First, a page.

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Will Bonds Be ‘Burnt to a Crisp?’
By David Schawel, CFA
October 16, 2012

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Advisor Perspectives welcomes guest contributions. The views presented here do not necessarily represent those of Advisor Perspectives.  This article originally appeared on the CFA Institute’s Inside Investing blog.


Bill Gross’s recent monthly commentary painted a disturbing picture for investors – he foresees bonds being “burnt to a crisp.”  This isn’t just hot air. Such a conflagration is possible, and investors in bond funds, especially those that are constructed similar to the widely followed Barclays bond index, need to heed risks inherent in today’s market.

Understanding the capital flows caused by the Fed’s balance sheet expansion is important – for a refresher, see my earlier post on quantitative easing, which went through the mechanics of QE3 and how it has affected various fixed-income classes,  But the fine points of QE3 are not essential to understanding the full fixed-income universe.

In fact, the lion’s share of the fixed-income universe is not in the segments I discussed in that earlier post but, instead, in U.S. Treasuries and agency mortgage-backed securities (MBS). The common fixed-income benchmark for these is the Barclays Capital Aggregate Bond Index (AGG).

The longer view

Before we delve into the immediate situation in the bond markets, it’s worth considering the bigger picture: If the government does not get its fiscal house in order, the Fed will be stuck printing money to cover its debts. Gross was right in highlighting this problem, and it’s certainly a concern.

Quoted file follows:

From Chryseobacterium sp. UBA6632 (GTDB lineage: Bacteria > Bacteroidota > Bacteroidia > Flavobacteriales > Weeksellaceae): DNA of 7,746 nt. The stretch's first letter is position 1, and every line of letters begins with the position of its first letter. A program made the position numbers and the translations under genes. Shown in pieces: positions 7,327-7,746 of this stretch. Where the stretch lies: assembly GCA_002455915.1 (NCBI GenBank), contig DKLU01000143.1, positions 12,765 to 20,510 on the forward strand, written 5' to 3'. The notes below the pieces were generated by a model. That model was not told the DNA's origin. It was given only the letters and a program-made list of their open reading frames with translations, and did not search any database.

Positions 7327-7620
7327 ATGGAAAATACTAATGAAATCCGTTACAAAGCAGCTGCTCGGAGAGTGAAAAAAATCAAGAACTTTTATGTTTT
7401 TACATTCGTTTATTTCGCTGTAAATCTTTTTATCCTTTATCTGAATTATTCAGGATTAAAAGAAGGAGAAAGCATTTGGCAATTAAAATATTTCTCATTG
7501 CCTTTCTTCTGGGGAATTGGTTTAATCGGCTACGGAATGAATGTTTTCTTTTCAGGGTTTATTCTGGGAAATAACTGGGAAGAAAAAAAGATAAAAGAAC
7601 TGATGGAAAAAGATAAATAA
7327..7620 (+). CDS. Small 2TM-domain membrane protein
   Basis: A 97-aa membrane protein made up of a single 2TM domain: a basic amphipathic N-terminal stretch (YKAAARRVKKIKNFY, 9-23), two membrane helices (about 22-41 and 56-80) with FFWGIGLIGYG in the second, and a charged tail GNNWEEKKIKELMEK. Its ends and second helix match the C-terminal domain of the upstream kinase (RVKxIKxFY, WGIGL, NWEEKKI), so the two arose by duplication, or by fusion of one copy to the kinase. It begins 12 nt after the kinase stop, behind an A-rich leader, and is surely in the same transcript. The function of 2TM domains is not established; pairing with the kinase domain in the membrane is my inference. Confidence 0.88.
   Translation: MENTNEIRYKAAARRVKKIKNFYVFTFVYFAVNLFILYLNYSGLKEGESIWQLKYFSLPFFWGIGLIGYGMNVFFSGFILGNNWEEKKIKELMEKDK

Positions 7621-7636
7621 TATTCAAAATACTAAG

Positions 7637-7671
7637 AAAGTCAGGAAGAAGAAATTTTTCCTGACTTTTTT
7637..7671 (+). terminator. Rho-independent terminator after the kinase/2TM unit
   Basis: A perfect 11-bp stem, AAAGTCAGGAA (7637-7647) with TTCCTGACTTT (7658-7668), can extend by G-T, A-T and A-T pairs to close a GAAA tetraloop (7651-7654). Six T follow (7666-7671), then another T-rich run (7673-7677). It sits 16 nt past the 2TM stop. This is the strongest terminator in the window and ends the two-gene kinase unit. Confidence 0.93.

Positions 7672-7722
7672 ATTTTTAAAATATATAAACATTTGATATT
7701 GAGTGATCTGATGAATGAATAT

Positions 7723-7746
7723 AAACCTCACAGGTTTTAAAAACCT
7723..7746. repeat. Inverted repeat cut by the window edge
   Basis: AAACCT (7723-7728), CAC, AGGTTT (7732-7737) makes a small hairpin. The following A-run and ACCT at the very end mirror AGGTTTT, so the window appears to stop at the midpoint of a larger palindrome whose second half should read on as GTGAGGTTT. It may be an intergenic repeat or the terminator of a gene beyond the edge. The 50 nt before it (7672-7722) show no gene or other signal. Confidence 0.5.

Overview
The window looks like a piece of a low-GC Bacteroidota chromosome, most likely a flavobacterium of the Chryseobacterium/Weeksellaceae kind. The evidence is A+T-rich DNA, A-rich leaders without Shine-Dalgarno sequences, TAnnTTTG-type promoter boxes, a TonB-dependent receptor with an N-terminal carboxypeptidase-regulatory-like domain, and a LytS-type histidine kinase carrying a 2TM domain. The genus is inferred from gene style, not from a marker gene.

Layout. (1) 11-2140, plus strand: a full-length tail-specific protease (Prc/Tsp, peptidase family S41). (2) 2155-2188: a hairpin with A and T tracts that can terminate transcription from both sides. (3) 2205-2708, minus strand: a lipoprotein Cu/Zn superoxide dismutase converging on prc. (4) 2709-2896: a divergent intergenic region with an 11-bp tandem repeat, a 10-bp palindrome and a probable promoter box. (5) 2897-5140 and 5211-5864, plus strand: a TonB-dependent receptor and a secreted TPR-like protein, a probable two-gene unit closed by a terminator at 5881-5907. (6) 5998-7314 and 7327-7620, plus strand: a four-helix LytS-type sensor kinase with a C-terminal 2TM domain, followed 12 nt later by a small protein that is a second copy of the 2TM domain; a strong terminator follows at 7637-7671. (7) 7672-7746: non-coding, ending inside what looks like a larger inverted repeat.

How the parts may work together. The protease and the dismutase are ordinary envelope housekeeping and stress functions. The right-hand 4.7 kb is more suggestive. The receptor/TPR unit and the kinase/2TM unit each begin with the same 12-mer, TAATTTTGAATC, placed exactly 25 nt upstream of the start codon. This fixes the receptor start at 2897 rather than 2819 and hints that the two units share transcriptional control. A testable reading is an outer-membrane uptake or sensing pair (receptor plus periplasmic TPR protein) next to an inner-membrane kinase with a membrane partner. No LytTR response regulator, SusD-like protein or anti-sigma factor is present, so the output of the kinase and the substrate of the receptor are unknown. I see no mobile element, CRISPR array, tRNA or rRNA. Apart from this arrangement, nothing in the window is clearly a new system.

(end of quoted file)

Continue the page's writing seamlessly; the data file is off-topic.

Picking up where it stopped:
Gross, however, went a step farther and asserted that the United States will resemble Greece if it doesn’t conquer its deficits. That is nonsense. The United States is a currency issuer and can never run out of dollars. Greece, in contrast, is a currency user and cannot issue euros.

Investors are coming to the conclusion that our economic problems cannot be solved by monetary policy alone. Fiscal policy will be the key determinant of future economic performance. In the short term, however, Fed policy will be the main driver of fixed-income asset prices.

What’s my upside?

As with any investment, it’s especially important, given current uncertainty in the bond market, to understand the inherent risk-reward characteristics of a bond.

Consider a Treasury bond maturing August 15, 2022 (10-year proxy), with a coupon of 1 5/8 trading at par, thus a yield of 1.625%. Now let’s pretend investors wake up to another round of fears in the Eurozone. Treasury yields plummet, and the 10-year yield falls all the way to 1.25%, which would be a record low.

The price at that point would rise to about 103.50, or a gain of about 3.5%. That’s relatively little upside, especially considering the unprecedented lows such yields would represent.

Conversely, if 10-year yields were to rise to 2.50%, the bond would drop to a price of 92.3, or a loss of nearly 8% -- more significant.

The objective of this simple exercise is not to say whether a 10-year U.S. Treasury bond is an attractive investment but, instead, to illustrate a basic fact – current low yields are limiting the upside of further gains in U.S. Treasury bonds.

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